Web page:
Coach's Corner

April 2008 Issue

If you want to ratchet up your people and leadership skills with confidence, getting help from a coach is often the quickest way to go. Coaching is cost effective because you don’t waste a lot of time and resources making expensive mistakes or spinning your wheels.

In this article, we turn to Judy Orr, a business coach in the Greater Toronto Area,to get some answers to the common questions managers and executives have about coaching as a mechanism for leadership development. Judy brings 25 years of Human Resources, Organizational Development and Leadership experience to her coaching and consulting practice which she founded after an accomplished corporate career. She has spearheaded large scale cultural change in the financial services sector and now focuses on creating positive change with individual leaders and their teams. Her company Change Journeys has provided services to the Consumer Products, Financial Services, Media, Retail and Public sectors.

Risk Wise: Why use a business coach?
Judy Orr:

Accessing the services of a business coach is steadily increasing as a component of Leadership Development. Working with an effective coach should accelerate your ability to meet your goals. You should be able to get to where you want to go faster than doing it yourself. Like other leaders and professionals in today’s fast paced working environments, you don’t have the luxury of time on your side. A business coach understands this and through a series of structured conversations helps you get traction to move forward. Companies that have introduced coaching are seeing tangible results in productivity, customer satisfaction and employee retention.

RW: What should I look for in a coach?

JO:

Three critical selection criteria are:

  • someone you feel you can build a professional relationship with (you must be able to connect with your coach),

  • someone who has graduated from an accredited coach training program (refer to the International Coach Federation or Worldwide Association of Business Coaches to find out about accredited programs),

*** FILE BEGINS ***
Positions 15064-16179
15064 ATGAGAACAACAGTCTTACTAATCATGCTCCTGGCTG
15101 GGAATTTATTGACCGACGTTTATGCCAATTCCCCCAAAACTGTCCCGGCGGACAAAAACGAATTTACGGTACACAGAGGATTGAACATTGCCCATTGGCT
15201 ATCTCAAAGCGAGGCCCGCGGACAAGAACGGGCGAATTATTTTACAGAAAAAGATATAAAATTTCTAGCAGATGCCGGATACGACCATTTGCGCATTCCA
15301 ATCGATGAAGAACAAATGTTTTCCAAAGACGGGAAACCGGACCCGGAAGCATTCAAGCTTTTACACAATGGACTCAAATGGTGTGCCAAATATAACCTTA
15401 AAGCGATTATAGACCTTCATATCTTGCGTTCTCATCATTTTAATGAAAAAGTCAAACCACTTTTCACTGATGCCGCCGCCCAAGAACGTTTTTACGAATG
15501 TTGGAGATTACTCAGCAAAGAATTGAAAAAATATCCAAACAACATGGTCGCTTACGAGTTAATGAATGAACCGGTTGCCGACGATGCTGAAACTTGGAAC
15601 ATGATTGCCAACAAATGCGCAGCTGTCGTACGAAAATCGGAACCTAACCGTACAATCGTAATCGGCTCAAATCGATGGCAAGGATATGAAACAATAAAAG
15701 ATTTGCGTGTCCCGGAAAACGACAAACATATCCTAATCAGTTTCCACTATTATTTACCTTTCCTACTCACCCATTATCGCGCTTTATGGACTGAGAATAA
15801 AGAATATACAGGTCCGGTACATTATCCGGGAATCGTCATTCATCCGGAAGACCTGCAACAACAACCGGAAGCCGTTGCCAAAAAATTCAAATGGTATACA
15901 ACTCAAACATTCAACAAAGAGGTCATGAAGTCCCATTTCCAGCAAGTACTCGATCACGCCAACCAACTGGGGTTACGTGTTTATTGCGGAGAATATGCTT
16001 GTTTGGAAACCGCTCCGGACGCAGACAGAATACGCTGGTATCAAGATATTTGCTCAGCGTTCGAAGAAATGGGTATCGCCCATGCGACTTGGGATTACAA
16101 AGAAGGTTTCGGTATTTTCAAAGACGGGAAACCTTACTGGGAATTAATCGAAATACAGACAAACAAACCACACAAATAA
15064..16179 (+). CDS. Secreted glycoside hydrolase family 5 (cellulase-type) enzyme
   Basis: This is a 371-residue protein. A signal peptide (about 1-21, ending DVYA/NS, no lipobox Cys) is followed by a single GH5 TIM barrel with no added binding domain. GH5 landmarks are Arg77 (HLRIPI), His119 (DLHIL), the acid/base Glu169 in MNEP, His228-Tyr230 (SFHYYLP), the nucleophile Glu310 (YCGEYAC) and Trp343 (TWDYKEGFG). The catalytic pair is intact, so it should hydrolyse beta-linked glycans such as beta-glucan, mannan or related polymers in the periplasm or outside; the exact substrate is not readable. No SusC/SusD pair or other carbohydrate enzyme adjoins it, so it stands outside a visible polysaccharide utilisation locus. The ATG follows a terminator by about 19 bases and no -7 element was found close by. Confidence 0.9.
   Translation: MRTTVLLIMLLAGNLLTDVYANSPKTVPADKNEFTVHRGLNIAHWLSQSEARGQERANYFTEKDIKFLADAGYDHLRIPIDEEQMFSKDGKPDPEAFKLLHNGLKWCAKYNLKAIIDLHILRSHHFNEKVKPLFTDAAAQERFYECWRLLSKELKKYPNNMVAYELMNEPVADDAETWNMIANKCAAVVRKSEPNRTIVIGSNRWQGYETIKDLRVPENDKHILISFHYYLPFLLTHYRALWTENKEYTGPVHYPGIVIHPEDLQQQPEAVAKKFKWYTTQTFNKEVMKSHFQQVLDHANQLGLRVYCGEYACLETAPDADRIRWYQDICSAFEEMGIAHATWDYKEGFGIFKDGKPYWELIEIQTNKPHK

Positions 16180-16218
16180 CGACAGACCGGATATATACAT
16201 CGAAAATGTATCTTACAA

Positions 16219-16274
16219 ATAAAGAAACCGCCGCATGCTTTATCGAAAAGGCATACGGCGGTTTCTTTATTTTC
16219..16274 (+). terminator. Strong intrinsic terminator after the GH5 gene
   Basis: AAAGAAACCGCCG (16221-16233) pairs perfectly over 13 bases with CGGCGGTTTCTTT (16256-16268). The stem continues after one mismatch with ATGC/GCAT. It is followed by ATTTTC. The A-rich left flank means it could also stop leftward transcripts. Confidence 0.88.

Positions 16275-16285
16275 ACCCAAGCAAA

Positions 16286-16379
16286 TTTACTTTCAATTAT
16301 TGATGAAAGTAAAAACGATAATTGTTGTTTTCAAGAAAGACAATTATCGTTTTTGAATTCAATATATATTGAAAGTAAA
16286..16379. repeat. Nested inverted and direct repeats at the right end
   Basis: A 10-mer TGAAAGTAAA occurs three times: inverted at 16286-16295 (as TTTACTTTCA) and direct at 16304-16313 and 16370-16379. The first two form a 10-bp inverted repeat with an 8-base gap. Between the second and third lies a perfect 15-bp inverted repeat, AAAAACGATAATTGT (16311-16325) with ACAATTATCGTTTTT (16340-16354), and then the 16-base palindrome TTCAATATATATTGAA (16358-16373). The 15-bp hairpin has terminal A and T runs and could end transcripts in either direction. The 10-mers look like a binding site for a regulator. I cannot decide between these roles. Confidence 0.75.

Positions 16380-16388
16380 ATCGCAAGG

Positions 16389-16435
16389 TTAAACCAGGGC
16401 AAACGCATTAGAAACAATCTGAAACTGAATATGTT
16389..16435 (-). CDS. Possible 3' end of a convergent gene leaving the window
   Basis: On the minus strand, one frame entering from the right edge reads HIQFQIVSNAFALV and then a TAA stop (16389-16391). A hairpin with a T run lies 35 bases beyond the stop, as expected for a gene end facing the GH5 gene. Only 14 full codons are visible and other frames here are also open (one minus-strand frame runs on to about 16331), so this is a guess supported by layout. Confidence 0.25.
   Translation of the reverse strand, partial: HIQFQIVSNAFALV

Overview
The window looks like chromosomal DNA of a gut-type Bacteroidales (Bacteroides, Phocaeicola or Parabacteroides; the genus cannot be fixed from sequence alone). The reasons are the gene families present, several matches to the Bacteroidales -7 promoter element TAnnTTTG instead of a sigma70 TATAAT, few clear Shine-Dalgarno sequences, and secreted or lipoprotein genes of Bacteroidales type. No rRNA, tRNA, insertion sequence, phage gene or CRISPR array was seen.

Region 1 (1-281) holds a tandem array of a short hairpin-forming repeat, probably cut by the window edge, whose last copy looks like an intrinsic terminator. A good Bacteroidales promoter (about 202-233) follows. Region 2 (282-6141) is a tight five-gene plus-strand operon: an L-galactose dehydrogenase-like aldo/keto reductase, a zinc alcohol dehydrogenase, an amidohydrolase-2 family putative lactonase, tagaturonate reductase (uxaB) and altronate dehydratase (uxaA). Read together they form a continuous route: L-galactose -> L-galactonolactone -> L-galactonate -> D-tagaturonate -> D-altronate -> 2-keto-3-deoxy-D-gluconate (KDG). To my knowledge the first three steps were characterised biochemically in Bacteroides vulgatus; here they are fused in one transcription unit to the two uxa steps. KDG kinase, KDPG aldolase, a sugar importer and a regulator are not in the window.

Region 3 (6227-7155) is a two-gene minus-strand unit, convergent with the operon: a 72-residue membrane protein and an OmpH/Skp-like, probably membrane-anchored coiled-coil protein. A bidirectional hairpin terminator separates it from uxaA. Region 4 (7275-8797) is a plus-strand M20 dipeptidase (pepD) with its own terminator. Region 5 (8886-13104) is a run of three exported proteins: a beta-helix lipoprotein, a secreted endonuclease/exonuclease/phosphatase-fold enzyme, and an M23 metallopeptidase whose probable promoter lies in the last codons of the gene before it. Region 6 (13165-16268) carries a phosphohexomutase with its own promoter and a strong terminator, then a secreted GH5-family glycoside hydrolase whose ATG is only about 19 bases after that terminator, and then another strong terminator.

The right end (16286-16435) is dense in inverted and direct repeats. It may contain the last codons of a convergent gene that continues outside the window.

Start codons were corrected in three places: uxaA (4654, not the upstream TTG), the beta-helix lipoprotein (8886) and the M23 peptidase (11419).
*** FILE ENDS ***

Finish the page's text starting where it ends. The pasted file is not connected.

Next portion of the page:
• someone who has both business and coaching experience.

Interview (in person if possible) and always ask for references.

RW: How do I get the most out of a coaching relationship?

JO:

As success will only come from the actions you take, it is essential that you commit to the coaching process and do the work required within agreed time frames in order to achieve results.

RW: What are the pros/cons of hiring a coach with experience in my sector?

JO:

Having experience in your sector is a bonus but not essential. Such a person may already have knowledge of your environment and its challenges, but an effective coach will ask you to describe your environment in order to gain sufficient appreciation to coach you specifically. The reality is that work environments are not drastically different and many of the reasons individuals seek out a coach are common across sectors. A coach without experience in your sector may provide unique perspectives. Someone who has worked in various sectors with positive results may be more effective.

RW: As a business leader, how do I become more of a coach to my people?

JO:

Just because you are someone’s manager, does not give you the right to coach them. That must be earned. Time needs to be invested in laying the groundwork to have a greater chance of success. This includes building trust through openness and consistency, showing respect for employee’s strengths, and approaching coaching conversations with them from a developmental vs. evaluative mindset.

Three actions a business leader can take right now to ratchet up his or her coaching ability are:

  1. support team members’ learning and growth by meeting with each individual to discover career aspirations. Separate this discussion from a performance review, which evaluates past performance. Coaching is about developing for the future.
  2. Wherever possible, link development needs to organizational priorities. Try to find opportunities to develop that are tied directly to organizational needs.
  3. Focus on ways to capitalize on and further develop strengths as well as selectively addressing gaps.

Becoming an effective coach is an ongoing process. Making time to attend a coach training program for business leaders is a wise investment. Contact your HR Department to learn more. I appreciate hearing your success stories at diana.belluz @ riskwise.ca

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Diana's Pick

Neuroscience and the Nonprofit Manager (written by Andy  Segedin and published in the NonProfit Times) shares some of the tips on how to counteract common biases and habits that impede effective decisions.

The article is based on a workshop that Diana Del Bel Belluz of Risk Wise presented at the 2015 Risk Summit organized by the Nonprofit Risk Management Center.